The most potent example of this principle is the case of a sexually abused child who overeats not only to soothe the excess quantities of stress hormones that may or may not be predisposing them to depression later in life, but also to appear less attractive to their abuser. Even without immediately jumping to the conclusion insisting that the government must do something (as part 3 of the article linked above does), it is clear that we must jettison any simplistic understanding of the complex interaction between brain and body as a matter of individuals choosing to either sinfully wallow in mental illness or righteously embrace freedom in Christ. Similarly, we must also not succumb to a materialistic view that defines people stuck in mental illness solely as victims of circumstance.

We go too far in the wrong direction in this manner when our appreciation for the power of pharmacology to help guide our brain chemistry into a more ordered pattern becomes a helpless veneration of medicine. I have seen this, too, in my practice– patients who have been trained to believe that their own efforts to calm their nerves or pay attention are useless when compared to the power of Xanax or Adderall. The danger of these medications is that they are powerful enough to abrogate our efforts; as prescriptions for these (and similar) medications continue to dominate the market in a way that disquiets many clinicians, a sense of restraint and discipline is necessary for all parties involved.

Health is a discipline. The bodies that God has given us require care and attention to maintain in a way that fits the pattern he established for our being; while our appetites can sometimes be helpful guides to our needs, they are often magnified or minimized by sin in such a way to lead us astray. Whether we are choosing certain foods, actively exercising, or avoiding other substances, our health requires active management and control.

These individual choices are also clearly shaped by our environment, from the simple unavailability of fresh vegetables in certain neighborhoods to the more complex changes caused by chronic stress described above. Disciplines, while individually practiced, are shaped by the communities that we live in and the values we collectively affirm. Wendell Berry points out that “autonomy” is a false cure for our modern ills, saying, “Healing is impossible in loneliness; it is the opposite of loneliness.” When we do not pay heed to the disciplines– either individual or environmental– that shape our health, the breakdown of our bodies is attended by the breakdown of our minds and spirits.

In regards to mental health, it is often said that “food is the most overused antidepressant and exercise is the most underused antianxiety medication.” A variety of well-designed studies have borne out the efficacy of behavioral interventions for a variety of mental illnesses, demonstrating that our power over mental illness is not limited to pharmacology. That said, anyone who has ever seen a loved one struggle to take medication for mental illness can see that even the act of using pharmacology’s power (and bearing its side effects) is itself a discipline. Even more telling are the studies that show that some of the sickest people who burden emergency rooms with repeated visits see great improvements in their physical and mental health when they are brought into closer personal contact with caring people and housed.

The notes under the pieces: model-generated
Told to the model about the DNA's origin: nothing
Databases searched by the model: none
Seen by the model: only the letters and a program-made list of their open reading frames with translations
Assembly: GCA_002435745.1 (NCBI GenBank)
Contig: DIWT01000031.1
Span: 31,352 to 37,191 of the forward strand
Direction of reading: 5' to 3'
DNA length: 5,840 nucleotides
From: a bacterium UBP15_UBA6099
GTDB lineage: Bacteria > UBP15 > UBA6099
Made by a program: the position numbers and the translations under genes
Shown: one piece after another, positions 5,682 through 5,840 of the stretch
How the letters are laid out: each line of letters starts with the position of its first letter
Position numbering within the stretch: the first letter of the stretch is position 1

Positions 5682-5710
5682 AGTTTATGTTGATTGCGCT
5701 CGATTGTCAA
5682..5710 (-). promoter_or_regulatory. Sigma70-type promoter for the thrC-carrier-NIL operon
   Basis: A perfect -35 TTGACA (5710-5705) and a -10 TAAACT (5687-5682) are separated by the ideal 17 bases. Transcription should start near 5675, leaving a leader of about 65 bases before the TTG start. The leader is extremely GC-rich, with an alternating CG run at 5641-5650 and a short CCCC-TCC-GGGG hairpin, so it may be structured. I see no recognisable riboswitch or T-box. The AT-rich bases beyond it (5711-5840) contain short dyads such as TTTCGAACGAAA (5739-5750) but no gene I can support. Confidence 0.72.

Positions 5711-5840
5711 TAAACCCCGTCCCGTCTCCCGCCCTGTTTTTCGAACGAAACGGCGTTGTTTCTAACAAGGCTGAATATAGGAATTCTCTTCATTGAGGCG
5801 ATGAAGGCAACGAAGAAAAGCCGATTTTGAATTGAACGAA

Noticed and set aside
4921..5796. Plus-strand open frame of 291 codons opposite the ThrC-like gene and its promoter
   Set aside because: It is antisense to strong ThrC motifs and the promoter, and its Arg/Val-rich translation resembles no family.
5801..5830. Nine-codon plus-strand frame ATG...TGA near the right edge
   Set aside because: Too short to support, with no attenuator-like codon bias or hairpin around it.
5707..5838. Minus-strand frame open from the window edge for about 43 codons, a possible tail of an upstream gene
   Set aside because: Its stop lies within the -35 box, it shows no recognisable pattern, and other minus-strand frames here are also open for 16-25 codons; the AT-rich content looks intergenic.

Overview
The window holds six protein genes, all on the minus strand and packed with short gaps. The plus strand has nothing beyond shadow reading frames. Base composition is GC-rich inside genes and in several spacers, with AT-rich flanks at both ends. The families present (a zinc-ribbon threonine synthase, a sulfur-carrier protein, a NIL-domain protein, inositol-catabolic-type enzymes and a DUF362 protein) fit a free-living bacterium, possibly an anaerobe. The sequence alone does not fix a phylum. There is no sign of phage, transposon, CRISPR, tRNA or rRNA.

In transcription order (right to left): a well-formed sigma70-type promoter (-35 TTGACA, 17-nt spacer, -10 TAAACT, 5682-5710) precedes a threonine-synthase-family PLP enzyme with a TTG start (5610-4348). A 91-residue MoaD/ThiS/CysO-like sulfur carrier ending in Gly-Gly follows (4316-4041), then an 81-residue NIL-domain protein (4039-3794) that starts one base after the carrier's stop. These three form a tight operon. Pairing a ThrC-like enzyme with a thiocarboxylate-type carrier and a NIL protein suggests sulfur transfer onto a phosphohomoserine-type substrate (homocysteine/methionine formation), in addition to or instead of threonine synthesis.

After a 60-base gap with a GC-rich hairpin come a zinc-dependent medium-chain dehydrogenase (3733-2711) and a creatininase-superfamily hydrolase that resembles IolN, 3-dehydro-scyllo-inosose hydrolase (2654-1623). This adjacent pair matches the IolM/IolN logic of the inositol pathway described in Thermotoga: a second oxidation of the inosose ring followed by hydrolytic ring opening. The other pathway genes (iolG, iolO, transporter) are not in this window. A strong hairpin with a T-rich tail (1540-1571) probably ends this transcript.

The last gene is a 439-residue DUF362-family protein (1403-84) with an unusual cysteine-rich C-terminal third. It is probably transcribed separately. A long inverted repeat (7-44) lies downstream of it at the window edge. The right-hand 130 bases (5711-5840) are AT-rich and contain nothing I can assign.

Talk of health as a discipline or health choices as being shaped by culture brings to mind the issue of personal responsibility, which is a useful rallying cry for helping oneself feel less perturbed about the suffering of others, but by definition cannot be embraced as a corporate policy. Personal responsibility is clearly a component of discipline, but it is not the only one. For those who are struggling with mental illness, it is imperative they are approached first as persons with dignity whose ability to make rational decisions and take responsibility has been impaired– whether by themselves, by another, or by the happenstance of neurobiolog. Once this relationship of trust and respect is established, we can walk with them through both the personal and professional interventions necessary to learn or rediscover the skills that attend to personal responsibility.

Similarly, shame can be useful; the things that people with mental illness say and do when swayed by the winds of their depression or mania are often a powerful motivator to change their behavior when they feel ashamed of them. While we want to rightly eradicate the effects of shame that keep people from seeking help and being honest, it is possible to strain out a gnat and swallow a camel if we take the language of “chemical imbalances” too far and put personal responsibility out of reach for those who suffer from mental illness.